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Big data analysis shows that Internet searches related to violence against women and help-seeking rose significantly during COVID-19 lockdowns in eight Asian countries, buttressing evidence of the particular dangers faced by women confined to homes or restricted in their movements.


In response, government and private service providers should boost their online reach and engagement with survivors of violence, says this new report.


UNFPA and UN Women partnered with the analytics company Quilt.AI to focus on eight countries: Bangladesh, India, Indonesia, Malaysia, Nepal, Philippines, Singapore and Thailand. The analysis spanned periods from September 2019 to November 2020 and covered about 20.5 million unique searches; 3,500 keywords on violence against women; 2,000 posts on Facebook, Twitter, YouTube and ShareChat; and the Facebook pages and social media posts of 32 service organizations.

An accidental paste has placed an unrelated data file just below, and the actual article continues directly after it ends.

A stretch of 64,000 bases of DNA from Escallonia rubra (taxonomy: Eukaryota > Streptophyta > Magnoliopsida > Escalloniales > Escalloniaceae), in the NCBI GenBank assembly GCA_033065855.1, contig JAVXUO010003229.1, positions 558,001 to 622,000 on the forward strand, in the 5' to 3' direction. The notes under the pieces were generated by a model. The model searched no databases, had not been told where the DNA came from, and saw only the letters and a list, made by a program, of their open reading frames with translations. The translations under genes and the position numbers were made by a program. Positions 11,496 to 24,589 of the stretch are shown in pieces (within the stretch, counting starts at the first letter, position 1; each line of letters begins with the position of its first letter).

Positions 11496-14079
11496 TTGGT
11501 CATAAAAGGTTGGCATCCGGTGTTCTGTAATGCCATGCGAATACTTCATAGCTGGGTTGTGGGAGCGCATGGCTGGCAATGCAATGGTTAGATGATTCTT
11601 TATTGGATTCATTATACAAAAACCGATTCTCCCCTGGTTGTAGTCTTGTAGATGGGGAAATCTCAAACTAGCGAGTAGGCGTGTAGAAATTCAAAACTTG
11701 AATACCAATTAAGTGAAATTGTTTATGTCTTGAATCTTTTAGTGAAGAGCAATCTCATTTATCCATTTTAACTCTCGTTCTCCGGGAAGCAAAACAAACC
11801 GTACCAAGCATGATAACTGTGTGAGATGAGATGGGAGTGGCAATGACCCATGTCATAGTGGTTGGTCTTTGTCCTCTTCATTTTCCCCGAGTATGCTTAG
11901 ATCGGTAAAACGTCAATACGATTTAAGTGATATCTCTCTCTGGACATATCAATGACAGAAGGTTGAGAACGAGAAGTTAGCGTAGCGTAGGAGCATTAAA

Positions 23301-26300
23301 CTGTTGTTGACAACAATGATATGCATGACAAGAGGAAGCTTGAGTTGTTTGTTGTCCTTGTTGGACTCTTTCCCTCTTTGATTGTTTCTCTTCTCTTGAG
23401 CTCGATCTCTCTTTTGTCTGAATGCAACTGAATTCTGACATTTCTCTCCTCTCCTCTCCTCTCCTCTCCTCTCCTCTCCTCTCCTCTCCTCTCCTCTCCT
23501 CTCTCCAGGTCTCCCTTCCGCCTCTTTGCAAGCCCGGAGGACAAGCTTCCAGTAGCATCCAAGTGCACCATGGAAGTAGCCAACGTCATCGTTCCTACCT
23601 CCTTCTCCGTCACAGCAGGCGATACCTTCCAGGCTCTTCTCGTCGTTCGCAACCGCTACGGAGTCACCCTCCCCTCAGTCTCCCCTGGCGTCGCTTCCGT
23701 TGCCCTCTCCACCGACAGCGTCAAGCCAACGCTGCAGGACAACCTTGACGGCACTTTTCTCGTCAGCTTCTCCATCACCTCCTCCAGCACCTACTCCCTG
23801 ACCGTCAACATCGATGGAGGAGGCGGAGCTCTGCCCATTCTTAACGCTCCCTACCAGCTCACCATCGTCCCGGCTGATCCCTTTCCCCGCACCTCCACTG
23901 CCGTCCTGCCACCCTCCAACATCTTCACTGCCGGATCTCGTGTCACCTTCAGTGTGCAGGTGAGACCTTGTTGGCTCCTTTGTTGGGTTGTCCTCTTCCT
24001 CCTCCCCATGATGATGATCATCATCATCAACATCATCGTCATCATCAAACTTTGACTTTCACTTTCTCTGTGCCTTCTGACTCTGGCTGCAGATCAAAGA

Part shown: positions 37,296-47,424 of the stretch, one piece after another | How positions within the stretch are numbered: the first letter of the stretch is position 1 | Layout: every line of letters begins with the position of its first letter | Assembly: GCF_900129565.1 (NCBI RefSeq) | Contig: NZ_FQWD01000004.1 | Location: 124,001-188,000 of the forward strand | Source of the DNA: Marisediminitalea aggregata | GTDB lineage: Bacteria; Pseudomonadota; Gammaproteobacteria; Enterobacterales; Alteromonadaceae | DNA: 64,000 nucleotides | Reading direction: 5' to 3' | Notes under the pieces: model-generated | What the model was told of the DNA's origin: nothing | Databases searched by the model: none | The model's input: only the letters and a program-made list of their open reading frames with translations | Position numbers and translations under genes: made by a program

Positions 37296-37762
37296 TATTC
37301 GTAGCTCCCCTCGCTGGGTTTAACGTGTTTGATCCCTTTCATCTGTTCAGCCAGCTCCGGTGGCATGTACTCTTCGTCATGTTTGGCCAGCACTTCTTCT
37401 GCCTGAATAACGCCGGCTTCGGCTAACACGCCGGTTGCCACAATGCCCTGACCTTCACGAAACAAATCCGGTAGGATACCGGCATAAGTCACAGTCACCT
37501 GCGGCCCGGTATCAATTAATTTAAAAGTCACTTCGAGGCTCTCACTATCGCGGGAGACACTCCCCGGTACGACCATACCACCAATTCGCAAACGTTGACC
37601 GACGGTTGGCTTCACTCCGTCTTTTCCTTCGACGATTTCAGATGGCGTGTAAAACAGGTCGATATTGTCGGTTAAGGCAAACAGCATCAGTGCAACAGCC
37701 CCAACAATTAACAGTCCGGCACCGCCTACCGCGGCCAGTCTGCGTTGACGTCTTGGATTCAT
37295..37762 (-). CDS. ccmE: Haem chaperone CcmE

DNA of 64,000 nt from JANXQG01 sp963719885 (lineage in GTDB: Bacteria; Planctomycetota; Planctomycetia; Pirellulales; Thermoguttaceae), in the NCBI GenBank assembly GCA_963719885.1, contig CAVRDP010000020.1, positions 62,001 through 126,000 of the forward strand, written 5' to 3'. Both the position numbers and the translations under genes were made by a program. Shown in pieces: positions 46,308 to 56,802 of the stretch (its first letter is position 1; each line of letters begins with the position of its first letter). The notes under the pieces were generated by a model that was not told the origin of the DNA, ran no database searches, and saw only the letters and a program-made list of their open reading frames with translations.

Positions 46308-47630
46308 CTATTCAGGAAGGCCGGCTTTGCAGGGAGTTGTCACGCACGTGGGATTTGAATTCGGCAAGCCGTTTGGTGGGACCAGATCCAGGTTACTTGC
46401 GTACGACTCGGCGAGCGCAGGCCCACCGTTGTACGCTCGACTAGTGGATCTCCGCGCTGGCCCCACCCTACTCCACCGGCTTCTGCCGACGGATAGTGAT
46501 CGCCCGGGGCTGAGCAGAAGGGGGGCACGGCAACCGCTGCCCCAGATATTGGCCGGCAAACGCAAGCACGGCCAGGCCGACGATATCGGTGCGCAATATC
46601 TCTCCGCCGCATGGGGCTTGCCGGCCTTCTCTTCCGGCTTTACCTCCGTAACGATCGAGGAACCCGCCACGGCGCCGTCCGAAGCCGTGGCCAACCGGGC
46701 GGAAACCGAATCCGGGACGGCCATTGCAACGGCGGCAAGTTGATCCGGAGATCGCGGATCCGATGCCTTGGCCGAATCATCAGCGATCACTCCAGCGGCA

The report says searches related to physical violence increased significantly between October 2019 and September 2020. Searches using help-seeking keywords increased in almost all countries. Online misogyny rose, including trolling, sexual harassment and victim-blaming. However, online support for survivors also increased as did campaigns by service providers.


This analysis of big data gives a better picture of exactly what different women need most urgently, and how all support agencies - government, private-sector, international organizations and civil society - can improve the ways they reach out to these groups. 


The study clearly shows the crucial role digital platforms can play in helping address violence against women, and underscores the urgent need to provide digital literacy skills to disadvantaged populations, to ensure access to potentially lifesaving online tools. Supporting women and girls impacted by the digital divide must be a priority for governments and partners as countries build back better in a post-pandemic world.